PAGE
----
He says one of the best ways to beef up your passwords is by using a password manager. “Password managers are by far much more secure in that they allow us to use very complex non-human readable passwords, 24 characters or more in some cases, and they are different for every website.”

Bad habit #2: You never remember your password

Can you remember who played in the basketball playoffs in 2016 but can’t remember your password? Are you continually logging in through the “I forgot my password” link? Particularly with pages you visit only occasionally? It is unlikely that you will remember where all of your accounts are, how many you have on each website, or what username and password you register with. You are wasting time and disrupting productivity by not having a system in place.

Bad habit #3: You never update your passwords

Tell the truth. How long has it been since you changed the passwords for your email? What about social media? Or the passwords to your bank accounts? A strong password is as important as changing it regularly, especially if used on multiple accounts. If you don’t keep track of your passwords (ahem, see tip number 2 above), you won’t know when, if ever, they’ve been updated— or breached. Stop using easy-to-guess passwords and other tips for safer web use. (Photo: Getty)

Bad habit #4: You use passwords that are too short

It’s understandable. Afraid of remembering a too-long password, you go for something quick, with just seven or eight characters. What can go wrong? Turns out, plenty. The minimum suggested password length is 14 characters to be secure from password-cracking programs.

Bad habit #5: Keeping the same security question answers

Phishing attempts have gotten elusive and elaborate. Be careful: those online quizzes that ask you what year you were born or what street you lived on can store the information they’ve gathered to hack your security questions.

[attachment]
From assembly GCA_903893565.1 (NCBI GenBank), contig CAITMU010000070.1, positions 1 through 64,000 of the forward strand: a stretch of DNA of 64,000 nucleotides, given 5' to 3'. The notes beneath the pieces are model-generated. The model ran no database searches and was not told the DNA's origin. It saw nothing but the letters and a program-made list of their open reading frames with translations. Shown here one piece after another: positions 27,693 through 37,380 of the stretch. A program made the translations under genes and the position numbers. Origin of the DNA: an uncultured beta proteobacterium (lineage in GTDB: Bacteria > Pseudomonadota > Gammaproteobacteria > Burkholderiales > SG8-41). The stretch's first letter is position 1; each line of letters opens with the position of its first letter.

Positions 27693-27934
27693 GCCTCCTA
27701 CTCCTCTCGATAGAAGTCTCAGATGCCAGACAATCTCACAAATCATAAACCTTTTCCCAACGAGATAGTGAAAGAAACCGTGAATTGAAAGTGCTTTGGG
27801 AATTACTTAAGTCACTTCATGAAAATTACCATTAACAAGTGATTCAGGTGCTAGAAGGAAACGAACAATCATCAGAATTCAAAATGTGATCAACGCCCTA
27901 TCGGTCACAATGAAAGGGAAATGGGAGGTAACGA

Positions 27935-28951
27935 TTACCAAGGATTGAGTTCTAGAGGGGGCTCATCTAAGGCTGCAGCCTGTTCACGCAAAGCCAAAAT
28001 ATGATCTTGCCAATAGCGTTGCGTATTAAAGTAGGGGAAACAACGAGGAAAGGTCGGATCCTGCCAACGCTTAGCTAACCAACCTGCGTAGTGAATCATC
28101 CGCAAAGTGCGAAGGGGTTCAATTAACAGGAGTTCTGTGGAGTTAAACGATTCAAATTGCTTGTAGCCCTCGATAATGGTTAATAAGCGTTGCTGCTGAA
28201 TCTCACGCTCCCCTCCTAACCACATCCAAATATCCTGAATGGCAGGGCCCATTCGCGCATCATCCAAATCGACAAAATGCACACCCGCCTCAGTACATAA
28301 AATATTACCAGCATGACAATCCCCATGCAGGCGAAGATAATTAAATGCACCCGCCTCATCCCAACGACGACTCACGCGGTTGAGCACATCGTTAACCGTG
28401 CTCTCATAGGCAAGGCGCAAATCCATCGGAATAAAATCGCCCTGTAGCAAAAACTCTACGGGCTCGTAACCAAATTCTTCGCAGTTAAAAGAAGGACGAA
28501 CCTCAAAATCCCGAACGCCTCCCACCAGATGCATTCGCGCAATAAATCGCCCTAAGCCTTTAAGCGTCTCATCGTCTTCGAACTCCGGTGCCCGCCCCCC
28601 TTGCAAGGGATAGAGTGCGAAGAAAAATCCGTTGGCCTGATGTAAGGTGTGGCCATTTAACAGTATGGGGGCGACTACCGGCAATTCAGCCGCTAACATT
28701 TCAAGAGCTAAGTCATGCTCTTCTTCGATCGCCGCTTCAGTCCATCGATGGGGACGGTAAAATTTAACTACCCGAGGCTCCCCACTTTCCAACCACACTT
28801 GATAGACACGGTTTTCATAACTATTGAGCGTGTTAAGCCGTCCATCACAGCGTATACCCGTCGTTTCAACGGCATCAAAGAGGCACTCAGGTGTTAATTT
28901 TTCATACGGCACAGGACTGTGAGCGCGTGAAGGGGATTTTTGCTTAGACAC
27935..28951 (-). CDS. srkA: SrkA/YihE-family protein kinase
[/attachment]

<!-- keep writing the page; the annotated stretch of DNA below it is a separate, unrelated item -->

Look at these types of quizzes, surveys, and social media posts with a critical eye. “Many of these online surveys you have seen on… social media websites ask pretty much those exact questions. Ever wonder why?” Rees asks. “I’m assuming they’re compiling all of that information that can be used with other info, and over time get very detailed info on people that can be used to reset passwords, answer security questions on websites, email accounts, banking accounts, etc..” Be careful with the types of information you provide when playing quizzes on the internet. (Photo: Getty)

An easy way around this is on your security questions; provide non-sequitur answers only you will know the answer to. For example, your mother’s middle name can be the name of your favorite cartoon. The street you grew up on can be your favorite magazine. Decide how you’d like to answer instead of what questions are on your screen. So if some internet creeper DOES get access to your info, he can’t use them to hack into your accounts.

Shop it: Try LastPass Premium, part of Yahoo Plus Secure, risk-free for 30 days, subscriptions.yahoo.com.

Want daily pop culture news delivered to your inbox? Follow us on Instagram, Facebook, Twitter, and Pinterest for nonstop inspiration delivered daily to your feed. Sign up here for Yahoo Entertainment & Lifestyle’s newsletter.


Please enter your comment!
Please enter your name here